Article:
The Mind Bully – this is an exercise where the intrusive thought or obsession is the bully. If you ignore a bully, walk away and switch to do something else, they’re likely to not continue to bother you. If you give in to ‘the bully’ they’re likely to continue to pick on you. It’s the same with your thoughts. The idea of this exercise is to treat the thought like a bully, acknowledge it, let it go, move on to do something else. You can read a more in-depth description of this here.
STOPP – I’ve shared this exercise many times, I think it can be very helpful for anxiety. This can help you to challenge and stop the automatic response to your thoughts. Again, it takes practice but can really help. You can read more about it here.
Mindful Breathing – this can be really useful when you have those panicky feelings, it’s something I used a lot and still do now if I feel a panic attack might be brewing. I particularly find one shared by Anna Williamson in her book “Breaking Mad – The Insiders Guide To Conquering Anxiety” helpful. Breathe in for 7 seconds (through your nose), pause, and then slowly breathe out for 11 seconds. This is a good one to use when you feel panicky. I find the counting helpful and distracting.
Another is imagining you have a balloon in your tummy. Each time you breathe in imagine the balloon inflating, and on the out breath imagine it deflating. Notice your tummy rising and falling with each breath. You can also use the same technique imagining you’re blowing bubbles instead. Whichever you prefer. It just takes away your focus from body part you’re thinking about.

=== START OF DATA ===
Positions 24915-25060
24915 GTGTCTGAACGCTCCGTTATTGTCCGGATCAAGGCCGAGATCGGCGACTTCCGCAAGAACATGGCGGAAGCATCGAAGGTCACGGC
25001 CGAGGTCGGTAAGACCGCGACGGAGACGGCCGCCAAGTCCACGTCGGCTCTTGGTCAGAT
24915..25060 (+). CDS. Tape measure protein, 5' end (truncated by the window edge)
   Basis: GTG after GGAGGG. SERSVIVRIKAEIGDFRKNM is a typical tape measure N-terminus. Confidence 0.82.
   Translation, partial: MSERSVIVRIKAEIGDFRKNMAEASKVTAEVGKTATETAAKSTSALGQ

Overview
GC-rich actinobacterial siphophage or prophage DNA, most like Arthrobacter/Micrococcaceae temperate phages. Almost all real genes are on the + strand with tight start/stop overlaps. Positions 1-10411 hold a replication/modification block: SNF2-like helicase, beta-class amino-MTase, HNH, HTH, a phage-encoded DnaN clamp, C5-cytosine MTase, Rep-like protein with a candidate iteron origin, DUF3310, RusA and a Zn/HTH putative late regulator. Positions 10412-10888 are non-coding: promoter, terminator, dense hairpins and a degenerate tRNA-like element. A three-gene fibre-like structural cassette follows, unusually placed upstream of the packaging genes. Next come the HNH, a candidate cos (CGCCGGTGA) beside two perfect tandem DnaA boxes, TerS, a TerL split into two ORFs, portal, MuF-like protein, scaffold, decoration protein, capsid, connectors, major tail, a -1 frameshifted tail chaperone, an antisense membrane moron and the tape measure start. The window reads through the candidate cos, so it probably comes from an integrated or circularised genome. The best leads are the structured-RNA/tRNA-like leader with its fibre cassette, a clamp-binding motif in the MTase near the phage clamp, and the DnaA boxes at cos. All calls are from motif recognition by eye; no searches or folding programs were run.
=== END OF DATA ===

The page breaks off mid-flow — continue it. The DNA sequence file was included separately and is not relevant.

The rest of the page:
However, the most effective (and challenging) treatment I had was exposure therapy. It isn’t easy, in fact you’ll probably curse your therapist for suggesting it but it really did help me overcome my anxieties. Exposure therapy is used for many anxiety disorders but with OCD it means exposing yourself to the fear without the compulsion. So for example,
You feel you need to switch on the light so many times before walking away, otherwise something terrible may happen to your loved one. Usually you would do this until you feel some relief. Your loved one is safe, this reinforces the idea that your act kept them safe.
Exposure therapy would mean you have the urge to flick the switch more than once but you don’t. You would walk away having only done it the once needed.
As it can feel incredibly uncomfortable, so start exposure therapy by trying the least distressing thing.
Try to restrict yourself from carrying out the compulsion, and if you feel able to, avoid it all together. It can be helpful to distract your attention, so once you’ve walked away, continue and do something else. You’ve acknowledged the thought and now you’re going to let it pass.
Try to work up gradually, it’s small steps which lead to progression.
Remember to praise yourself! You are amazing, and you are so brave challenging these thoughts.
If you don’t manage to get to do the task you set yourself, thats ok. Don’t beat yourself up about it, you’re not failure, each time you try you are a step closer to gaining some control. Be kind to yourself, practice self care and try again when you are ready, if it’s too big of a task, break it down even further and build up slowly.
Take any support your healthcare professional can offer, this is just one exercise which helped me, but there’s other techniques out there.
Give it time. You will get there. Keep trying and remember to practice self care. You deserve it, and you can do this.